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Why 2016 Could Be a Difficult Year for Sommeliers

The Golden Age of Sommeliers might be over soon

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Despite reports of strong sales in 2015, sommeliers are being hit by big challenges that could signal the end to the kind of influence that they wield in the market today. In the way that once powerful restaurant maitre d’s have now largely been replaced by hosts whose jobs are to seat people, sommeliers may also see their roles within NYC restaurants diminish. Why might that be? Let’s take a look at what is changing.

Table Of Contents (all h2's added automatically)

No tipping

A lot that is positive and encouraging has been said about the emerging no-tipping trend, but it is hard to see how it will do anything for sommeliers in New York except reduce their numbers. This is because sommelier jobs on the floor skyrocketed after New York City restaurants were hit with a series of tip-focused lawsuits. Six and seven-person sommelier teams emerged in restaurants within groups that previously employed much fewer. Restaurateurs were being sued for big money for subsidizing kitchen help and management functions out of tip pools, and hiring more sommeliers was hit on as a reliable solution to the changing landscape. Floor sommeliers could receive tips, but also take up some of the slack being left in the wake of fewer managers, fewer maitre d’s, and fewer captains on the floor. It was the legal answer to a challenging situation for operators looking to meet budgets. But moving to a no-tipping model means that restaurants will be able to distribute wages however they see fit. The smart bet is that some of that money will immediately go to kitchen labor. The kitchen side of the equation is something that an increased amount of sommeliers had not been able to solve. At the same time, the momentum will likely shift away from larger sommelier teams and back into more all-purpose management jobs. The sommelier surge was a temporary solution that seems to have run its course. At the same time, no-tipping means higher prices on wine lists, and that may deter consumers from buying more bottles.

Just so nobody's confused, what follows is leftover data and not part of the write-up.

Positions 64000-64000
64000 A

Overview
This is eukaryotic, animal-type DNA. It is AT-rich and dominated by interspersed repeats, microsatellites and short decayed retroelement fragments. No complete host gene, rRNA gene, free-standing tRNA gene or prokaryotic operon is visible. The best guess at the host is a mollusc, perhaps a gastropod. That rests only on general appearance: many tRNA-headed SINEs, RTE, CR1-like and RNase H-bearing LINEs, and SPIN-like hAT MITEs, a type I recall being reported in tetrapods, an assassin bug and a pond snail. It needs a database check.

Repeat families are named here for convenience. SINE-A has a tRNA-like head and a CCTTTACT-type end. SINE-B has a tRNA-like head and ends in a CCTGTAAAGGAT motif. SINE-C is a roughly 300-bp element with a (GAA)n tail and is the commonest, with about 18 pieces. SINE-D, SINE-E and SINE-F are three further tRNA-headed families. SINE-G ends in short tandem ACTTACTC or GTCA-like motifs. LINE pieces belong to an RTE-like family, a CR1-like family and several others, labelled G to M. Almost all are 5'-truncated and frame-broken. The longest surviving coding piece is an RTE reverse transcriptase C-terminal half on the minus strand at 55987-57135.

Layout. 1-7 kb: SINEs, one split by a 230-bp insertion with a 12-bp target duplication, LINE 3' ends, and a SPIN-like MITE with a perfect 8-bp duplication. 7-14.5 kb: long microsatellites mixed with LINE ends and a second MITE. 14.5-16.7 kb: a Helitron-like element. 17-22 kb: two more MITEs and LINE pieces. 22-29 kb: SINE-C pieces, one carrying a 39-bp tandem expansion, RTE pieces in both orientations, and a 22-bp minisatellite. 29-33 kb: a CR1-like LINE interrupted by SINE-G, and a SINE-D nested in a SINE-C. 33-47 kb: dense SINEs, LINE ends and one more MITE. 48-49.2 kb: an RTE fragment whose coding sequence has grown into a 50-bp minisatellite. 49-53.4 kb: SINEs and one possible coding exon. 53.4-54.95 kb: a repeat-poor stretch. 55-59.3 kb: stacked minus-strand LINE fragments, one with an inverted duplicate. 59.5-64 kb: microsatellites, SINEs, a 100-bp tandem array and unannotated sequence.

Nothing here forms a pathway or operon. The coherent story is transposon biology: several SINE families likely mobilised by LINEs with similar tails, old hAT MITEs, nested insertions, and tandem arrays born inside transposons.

Recommendation-Free Sales

Prosecco sales are soaring in the United States. Rosé has been on fire as well. One aspect that these categories often share is that consumers don’t feel that they need a recommendation when making a choice among them. Consumers are comfortable purchasing these wines on their own. This is especially true of first-time wine buyers. Nielsen recently noted that, in the States, one third of Prosecco’s massive growth has come from buyers that never bought sparkling wine before. Prosecco is an entry point for consumers who are new to wine. What’s worth noting about that is that Prosecco is not a sommelier-driven category. Sommeliers typically shun Prosecco, and there are New York City wine directors that have gone on record as refusing to offer a Prosecco. What’s important about this is that although we think of sommeliers as introducing people to wine, it seems that consumers are choosing to find their own way into wine and that they are gravitating towards categories where a sommelier’s advice isn’t needed. In the same way that some movies are "critic proof," obtaining large ticket sales even if the reviews for them are lukewarm, some wines have become "sommelier proof."

Sommelier Shilling

A blow to consumer confidence in sommeliers has come from sommeliers themselves. It is now common — and not only common, but expected — that sommeliers will shill for their friends and their friends' wines when speaking to the press. The excitement that sommeliers repeatedly express for wines in the press is wholly at odds with their level of excitement for those same wines in private, but this no longer applies to just one or two people who are fluent in media training — this is pretty much the industry at this point. Over and over again sommeliers publicly go on record endorsing wines that have little going for them on their own merits in the market except for some sort of personal tie with the sommelier.

This is at odds with what brought sommeliers to such prominence in the first place — which is that sommeliers introduced consumers to new wines that offered superb value in the face of a wine writing establishment that often continued to predictably endorse their own favorites even as prices for those wines skyrocketed and left most consumers behind. Sommeliers stayed with consumers and offered them great wines in their price range when critics didn’t. In place of that, a certain cynicism has set in with sommeliers in that they don’t seem to think readers will be able to tell the difference between a good recommendation and a personally motivated one. This has already been toxic to the reputation of sommeliers in general and will only continue to be more damaging unless the sommeliers themselves change their tune.

The Growth of Direct-to-Consumer